How to teach a dog to stand
Watch our video and read our step by step guide on how to teaching your dog to stand.
Teaching a dog how to stand still with all four paws on the ground is useful for grooming and veterinary checks.
Here's a step by step guide on teaching your dog to stand.
Have a smelly treat in your hand and let your dog sniff it. As your dog is sniffing the treat, slowly draw the treat horizontally away from them, keeping the treat by their nose until they stand up. Praise and reward your dog as soon as they stand.
Repeat step two until your dog is readily going into a stand when lured with the treat.
Once your dog is standing reliably when lured with the treat, it’s time to introduce a hand signal and voice cue. Using a treat to lure, move your palm away from your dog’s nose 15-30cm and say “stand”. Then reward with treats from your other hand.
Now progress to giving your dog the hand signal with your palm moving away from your dog’s nose without a treat in your hand, say the voice cue “stand” and reward once your dog is in the position.
They may just look at your hand without standing, try again . If this still happens, tuck a treat between your palm and your thumb and repeat the hand signal and voice cue. Repeat three times in succession and on the fourth repetition, have the same hand movement but with no treat and you should find that your dog stands.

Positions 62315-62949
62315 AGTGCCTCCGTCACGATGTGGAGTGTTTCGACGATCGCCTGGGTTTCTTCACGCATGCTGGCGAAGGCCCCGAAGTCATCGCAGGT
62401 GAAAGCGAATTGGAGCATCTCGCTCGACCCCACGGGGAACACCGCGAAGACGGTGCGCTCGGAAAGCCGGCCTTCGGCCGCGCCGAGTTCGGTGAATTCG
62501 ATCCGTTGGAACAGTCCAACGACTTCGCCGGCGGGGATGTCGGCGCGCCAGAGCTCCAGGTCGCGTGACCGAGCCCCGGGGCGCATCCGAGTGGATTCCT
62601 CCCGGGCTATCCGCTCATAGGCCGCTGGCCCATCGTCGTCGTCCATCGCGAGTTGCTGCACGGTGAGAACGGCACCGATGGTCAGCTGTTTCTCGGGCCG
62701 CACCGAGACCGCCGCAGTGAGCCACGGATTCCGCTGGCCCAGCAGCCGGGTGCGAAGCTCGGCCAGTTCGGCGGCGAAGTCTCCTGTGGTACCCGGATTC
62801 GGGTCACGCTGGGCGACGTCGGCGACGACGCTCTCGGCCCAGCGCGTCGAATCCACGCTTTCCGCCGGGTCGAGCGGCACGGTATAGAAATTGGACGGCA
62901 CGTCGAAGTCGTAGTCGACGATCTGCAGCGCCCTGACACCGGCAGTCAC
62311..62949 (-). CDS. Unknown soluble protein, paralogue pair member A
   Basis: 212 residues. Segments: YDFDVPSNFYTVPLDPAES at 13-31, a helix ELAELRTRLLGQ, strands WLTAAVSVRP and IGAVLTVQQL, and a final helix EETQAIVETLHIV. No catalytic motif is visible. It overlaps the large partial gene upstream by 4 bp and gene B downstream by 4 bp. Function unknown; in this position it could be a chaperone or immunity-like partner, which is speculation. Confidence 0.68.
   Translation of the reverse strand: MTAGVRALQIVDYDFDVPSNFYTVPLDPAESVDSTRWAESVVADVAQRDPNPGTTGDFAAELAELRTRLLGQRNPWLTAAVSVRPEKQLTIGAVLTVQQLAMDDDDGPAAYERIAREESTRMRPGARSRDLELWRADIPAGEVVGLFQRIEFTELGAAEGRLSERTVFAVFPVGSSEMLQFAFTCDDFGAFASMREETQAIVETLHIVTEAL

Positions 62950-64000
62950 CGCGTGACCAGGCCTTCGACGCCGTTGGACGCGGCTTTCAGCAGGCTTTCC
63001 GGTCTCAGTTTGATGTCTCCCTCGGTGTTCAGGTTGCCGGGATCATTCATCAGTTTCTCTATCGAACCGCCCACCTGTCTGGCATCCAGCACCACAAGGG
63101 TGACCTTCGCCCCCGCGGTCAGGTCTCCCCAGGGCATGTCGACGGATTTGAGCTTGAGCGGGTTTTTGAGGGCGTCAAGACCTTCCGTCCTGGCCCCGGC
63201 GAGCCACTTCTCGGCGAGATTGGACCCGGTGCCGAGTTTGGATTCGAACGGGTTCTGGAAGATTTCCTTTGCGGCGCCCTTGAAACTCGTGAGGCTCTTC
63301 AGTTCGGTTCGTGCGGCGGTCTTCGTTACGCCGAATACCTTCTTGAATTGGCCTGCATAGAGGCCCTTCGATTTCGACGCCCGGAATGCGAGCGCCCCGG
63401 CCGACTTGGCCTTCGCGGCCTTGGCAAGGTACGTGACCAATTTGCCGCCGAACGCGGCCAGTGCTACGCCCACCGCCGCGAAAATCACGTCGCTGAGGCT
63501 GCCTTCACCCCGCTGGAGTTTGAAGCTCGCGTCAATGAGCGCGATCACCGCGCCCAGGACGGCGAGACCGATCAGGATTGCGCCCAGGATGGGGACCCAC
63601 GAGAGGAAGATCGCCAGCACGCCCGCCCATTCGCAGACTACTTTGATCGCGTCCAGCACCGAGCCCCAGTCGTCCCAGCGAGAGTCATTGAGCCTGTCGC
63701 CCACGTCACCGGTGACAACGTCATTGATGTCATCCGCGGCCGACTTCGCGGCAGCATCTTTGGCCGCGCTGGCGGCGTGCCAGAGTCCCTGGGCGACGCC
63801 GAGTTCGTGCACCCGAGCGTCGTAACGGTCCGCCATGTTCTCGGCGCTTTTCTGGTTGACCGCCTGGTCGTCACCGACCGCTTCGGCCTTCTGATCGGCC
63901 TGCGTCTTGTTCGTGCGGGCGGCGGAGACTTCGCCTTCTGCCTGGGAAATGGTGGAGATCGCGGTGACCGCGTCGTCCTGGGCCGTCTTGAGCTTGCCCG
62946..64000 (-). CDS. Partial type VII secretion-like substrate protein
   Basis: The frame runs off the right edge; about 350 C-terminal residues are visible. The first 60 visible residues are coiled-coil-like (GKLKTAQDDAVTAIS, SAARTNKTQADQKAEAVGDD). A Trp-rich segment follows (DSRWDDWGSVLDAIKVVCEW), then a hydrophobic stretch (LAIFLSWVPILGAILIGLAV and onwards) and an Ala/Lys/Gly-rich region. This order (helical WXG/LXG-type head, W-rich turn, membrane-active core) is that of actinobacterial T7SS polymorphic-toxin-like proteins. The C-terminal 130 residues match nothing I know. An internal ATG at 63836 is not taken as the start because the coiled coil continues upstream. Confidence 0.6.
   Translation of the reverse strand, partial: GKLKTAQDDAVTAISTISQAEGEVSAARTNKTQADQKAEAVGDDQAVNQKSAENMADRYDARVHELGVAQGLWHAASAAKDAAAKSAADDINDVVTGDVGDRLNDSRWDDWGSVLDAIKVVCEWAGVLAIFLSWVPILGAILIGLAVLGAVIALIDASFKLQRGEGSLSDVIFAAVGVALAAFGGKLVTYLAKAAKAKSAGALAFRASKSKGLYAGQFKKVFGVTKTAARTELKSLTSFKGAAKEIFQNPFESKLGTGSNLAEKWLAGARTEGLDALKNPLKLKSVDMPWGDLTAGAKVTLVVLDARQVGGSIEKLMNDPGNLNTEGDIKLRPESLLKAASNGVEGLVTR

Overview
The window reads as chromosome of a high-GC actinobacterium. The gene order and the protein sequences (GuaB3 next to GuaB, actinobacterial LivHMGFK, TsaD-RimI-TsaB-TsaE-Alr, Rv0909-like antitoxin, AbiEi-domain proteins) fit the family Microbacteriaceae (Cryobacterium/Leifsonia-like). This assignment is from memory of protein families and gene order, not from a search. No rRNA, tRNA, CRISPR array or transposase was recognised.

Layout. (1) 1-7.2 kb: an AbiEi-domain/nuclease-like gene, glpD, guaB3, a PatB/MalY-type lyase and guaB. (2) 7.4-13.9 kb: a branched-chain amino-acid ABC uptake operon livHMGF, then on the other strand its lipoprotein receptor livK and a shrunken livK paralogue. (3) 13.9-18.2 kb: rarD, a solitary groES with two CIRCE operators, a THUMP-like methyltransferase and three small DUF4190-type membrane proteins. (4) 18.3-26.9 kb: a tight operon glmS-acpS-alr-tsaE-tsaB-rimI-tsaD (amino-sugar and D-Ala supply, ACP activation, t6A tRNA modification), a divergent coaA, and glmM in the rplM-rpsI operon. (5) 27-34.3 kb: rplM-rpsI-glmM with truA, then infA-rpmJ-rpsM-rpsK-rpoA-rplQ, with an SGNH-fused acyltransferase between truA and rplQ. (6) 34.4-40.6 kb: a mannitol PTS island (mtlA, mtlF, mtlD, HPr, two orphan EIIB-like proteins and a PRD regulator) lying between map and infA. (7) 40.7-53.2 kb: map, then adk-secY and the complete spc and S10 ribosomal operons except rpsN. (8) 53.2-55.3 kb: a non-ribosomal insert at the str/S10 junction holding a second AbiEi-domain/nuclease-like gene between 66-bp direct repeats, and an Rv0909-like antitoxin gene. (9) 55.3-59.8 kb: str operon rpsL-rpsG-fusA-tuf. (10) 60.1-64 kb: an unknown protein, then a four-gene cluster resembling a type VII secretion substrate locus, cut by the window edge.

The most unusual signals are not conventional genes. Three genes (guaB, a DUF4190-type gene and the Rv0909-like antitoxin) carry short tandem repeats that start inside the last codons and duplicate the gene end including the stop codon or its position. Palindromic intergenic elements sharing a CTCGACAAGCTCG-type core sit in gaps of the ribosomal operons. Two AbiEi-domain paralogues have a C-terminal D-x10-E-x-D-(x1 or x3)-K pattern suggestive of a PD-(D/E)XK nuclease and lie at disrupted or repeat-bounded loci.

To get your dog to stand on voice cue alone, say “stand”, wait three seconds and then give them the hand signal and reward them for standing. Repeat, increasing the seconds between voice cue and hand signal until your dog makes the connection between the two and responds to the voice cue alone.
Now your dog understands how to stand on cue, start to phase out the treat reward (but not the praise). Treat only the faster stands whilst still acknowledging the slower stands with praise. This should result in your dog standing as soon as you ask them to – once they can do this you can just give treats every now and then, or if the environment is distracting, more often.
Download these seven steps as a handy advice sheet and use it as a reminder to train regularly: